A city in Hunan province regularly hit by smog has seen an improvement in its air quality after a controversial crackdown that included the closure of smoky snack stands and restaurants, officials said.
The Shangqiu government introduced a series of tough measures after the Ministry of Environmental Protection summoned its leaders, along with those from four other heavily polluted cities, on April 28.
According to an official statement, as of Thursday, the city's average concentration of PM2.5 - tiny pollutant particles that can harm human health - had fallen by 3.4 percent month-on-month to 56 micrograms per cubic meter. The average PM10 level was 82 micrograms per cubic meter, down by 19.6 percent month-on-month.
"There has been a significant improvement in the environmental quality" after a citywide campaign and "the blue skies with white clouds, unseen for a long time, are now back", the statement quoted an unnamed official as saying.
The campaign was based on nine measures, including controlling dust, a ban on burning straw and removing from the roads any vehicles that do not meet the national exhaust emissions standard.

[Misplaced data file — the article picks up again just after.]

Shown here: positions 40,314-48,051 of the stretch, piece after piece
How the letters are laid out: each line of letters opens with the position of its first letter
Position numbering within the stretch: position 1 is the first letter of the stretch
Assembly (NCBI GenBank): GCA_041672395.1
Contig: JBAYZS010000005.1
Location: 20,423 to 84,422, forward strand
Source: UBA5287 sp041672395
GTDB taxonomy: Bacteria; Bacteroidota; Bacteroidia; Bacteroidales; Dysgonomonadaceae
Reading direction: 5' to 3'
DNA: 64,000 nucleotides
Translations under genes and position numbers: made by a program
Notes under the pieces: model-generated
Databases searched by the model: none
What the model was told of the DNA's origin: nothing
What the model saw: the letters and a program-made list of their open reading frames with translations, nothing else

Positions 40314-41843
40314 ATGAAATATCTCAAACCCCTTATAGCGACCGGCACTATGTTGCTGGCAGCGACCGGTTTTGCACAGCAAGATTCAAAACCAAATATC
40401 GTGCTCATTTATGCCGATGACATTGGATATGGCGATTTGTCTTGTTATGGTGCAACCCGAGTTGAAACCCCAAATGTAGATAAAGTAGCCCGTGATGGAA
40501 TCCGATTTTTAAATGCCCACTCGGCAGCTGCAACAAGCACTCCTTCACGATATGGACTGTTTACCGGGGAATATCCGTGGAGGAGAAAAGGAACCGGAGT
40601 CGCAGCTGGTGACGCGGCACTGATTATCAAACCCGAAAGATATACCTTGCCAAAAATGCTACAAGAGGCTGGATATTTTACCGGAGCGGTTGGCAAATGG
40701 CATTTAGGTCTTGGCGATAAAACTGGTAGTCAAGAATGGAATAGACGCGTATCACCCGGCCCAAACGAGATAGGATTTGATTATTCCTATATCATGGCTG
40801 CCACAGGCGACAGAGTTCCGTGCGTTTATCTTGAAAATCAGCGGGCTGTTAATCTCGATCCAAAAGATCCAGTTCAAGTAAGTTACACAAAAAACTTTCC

However, a move to close polluting restaurants led to complaints online that it had affected residents' lives and had quietened bustling streets.
Zhang Hanxin, 28, said she now finds it hard to buy traditional local foods like steamed bread and cold noodles near her home.
"There are very few snack stalls left nearby," she said. "The street used to be busy and lively, but now it looks very quiet. The blot left by the barbecue stalls is still there. I don't know how long it will be like this."
Zhang Fuyi from the city's publicity department said open roadside markets and outdoor barbecue stands have been cleaned up in the campaign, while restaurants that used coal or did not have the right purification facilities for cooking fumes were ordered to close down until they met the standards.
As of Saturday, most of the restaurants affected had reopened, although the environmental protection bureau had still to complete some inspections, he said, adding that residents can still buy steamed bread in markets that meet the standards.